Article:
I know the quake was huge, but surely when the risk of injury is so high, should these plants not be better protected. The responsibility should solely lie with Japan for this.

Spinning Fukushima - Australian nuke scientists

The following article "Spinning Fukushima" by Jim Green was also published at Online Opinion

How have Australian scientists handled the difficult task of keeping us informed about the unfolding nuclear disaster in Japan? The first thing to note is that precious few Australian scientists have featured in the media. The most prominent have been Prof Aidan Byrne from the Australian National University, RMIT Chancellor Dr Ziggy Switkowski, and Prof. Barry Brook from Adelaide University.

A clear pattern is evident − those with the greatest ideological attachment to nuclear power have provided the most inaccurate commentary.

The best of the bunch has been Prof. Byrne. He has presented the facts as he understands them and has willingly acknowledged major information gaps.

Dr Switkowski has been gently spinning the issue, repeatedly reassuring us that lessons will be learned, improvements will be made. However, history shows that nuclear lessons are not properly learned. The OECD's Nuclear Energy Agency notes that lessons may be learned but too often they are subsequently forgotten, or they are learned but by the wrong people, or they are learned but not acted upon. The Nuclear Energy Agency says the pattern of the same type of accident recurring time and time again at different nuclear plants needs to be "much improved".

The situation in Japan illustrates the point − it has become increasingly obvious over the past decade that greater protection against seismic risks is necessary, but the nuclear utilities haven't wanted to spend the money and the Japanese nuclear regulator and the government haven't forced the utilities to act.

Prof. Brook is a strident nuclear power advocate and host of the blog, which has received an astonishing half a million web 'hits' since the crisis in Japan began. Prof. Brook has egg on his face. Make that an omelette. He has maintained a running commentary in the media and on his website insisting that the situation is under control and that there is no reason for concern.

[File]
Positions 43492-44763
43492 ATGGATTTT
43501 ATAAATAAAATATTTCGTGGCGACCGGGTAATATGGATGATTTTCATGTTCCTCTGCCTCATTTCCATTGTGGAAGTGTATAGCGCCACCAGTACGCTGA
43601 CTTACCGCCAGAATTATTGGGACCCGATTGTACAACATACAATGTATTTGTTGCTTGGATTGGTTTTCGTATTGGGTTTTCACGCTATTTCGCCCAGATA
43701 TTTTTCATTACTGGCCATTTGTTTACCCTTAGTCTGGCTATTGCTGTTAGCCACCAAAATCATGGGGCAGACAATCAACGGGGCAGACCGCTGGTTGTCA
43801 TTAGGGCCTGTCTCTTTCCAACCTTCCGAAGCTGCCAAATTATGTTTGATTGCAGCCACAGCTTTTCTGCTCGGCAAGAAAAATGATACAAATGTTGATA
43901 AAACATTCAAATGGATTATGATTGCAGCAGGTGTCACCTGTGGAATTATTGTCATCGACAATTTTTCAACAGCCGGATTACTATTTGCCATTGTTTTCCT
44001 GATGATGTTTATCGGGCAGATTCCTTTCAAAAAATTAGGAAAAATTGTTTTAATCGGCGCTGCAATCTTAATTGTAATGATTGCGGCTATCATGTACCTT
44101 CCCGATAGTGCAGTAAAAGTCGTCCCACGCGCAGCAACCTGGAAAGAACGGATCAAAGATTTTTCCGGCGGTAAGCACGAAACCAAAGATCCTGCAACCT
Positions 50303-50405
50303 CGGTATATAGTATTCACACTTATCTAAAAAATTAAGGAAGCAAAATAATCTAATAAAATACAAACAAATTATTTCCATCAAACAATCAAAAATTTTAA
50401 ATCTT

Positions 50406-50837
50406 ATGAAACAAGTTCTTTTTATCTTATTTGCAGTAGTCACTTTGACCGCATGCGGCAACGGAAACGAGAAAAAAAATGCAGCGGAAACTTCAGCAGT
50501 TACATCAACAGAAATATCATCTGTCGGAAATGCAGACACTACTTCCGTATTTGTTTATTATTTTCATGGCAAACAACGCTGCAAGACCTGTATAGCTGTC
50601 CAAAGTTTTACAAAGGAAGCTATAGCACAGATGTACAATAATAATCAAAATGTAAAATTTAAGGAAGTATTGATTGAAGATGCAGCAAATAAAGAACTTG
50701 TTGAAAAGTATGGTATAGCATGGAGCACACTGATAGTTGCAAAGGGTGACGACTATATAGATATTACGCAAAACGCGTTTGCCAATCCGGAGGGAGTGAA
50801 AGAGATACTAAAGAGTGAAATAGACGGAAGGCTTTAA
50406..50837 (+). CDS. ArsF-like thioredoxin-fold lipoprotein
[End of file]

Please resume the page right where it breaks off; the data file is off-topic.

His message remained unchanged even as it was revealed that efforts to cool the nuclear reactor cores were meeting with mixed success, even as deliberate and uncontrolled radiation releases occurred, even as the outer containment buildings exploded, even as 200,000 people were being evacuated, even as a fire led to spent nuclear fuel releasing radiation directly to the environment, and even as radiation monitors detected alarming jumps in radioactivity near the reactor and low levels of radiation as far away as Tokyo.

On Saturday, Prof. Brook came out swinging, insisting that "There is no credible risk of a serious accident." Phew. That afternoon, after the first explosion at Fukushima, Prof. Brook made numerous assertions, most of which turned out to be wrong: "The risk of meltdown is extremely small, and the death toll from any such accident, even if it occurred, will be zero. There will be no breach of containment and no release of radioactivity beyond, at the very most, some venting of mildly radioactive steam to relieve pressure. Those spreading FUD [fear, uncertainty and doubt] at the moment will be the ones left with egg on their faces. I am happy to be quoted forever after on the above if I am wrong ... but I won't be. The only reactor that has a small probability of being 'finished' is unit 1. And I doubt that, but it may be offline for a year or more."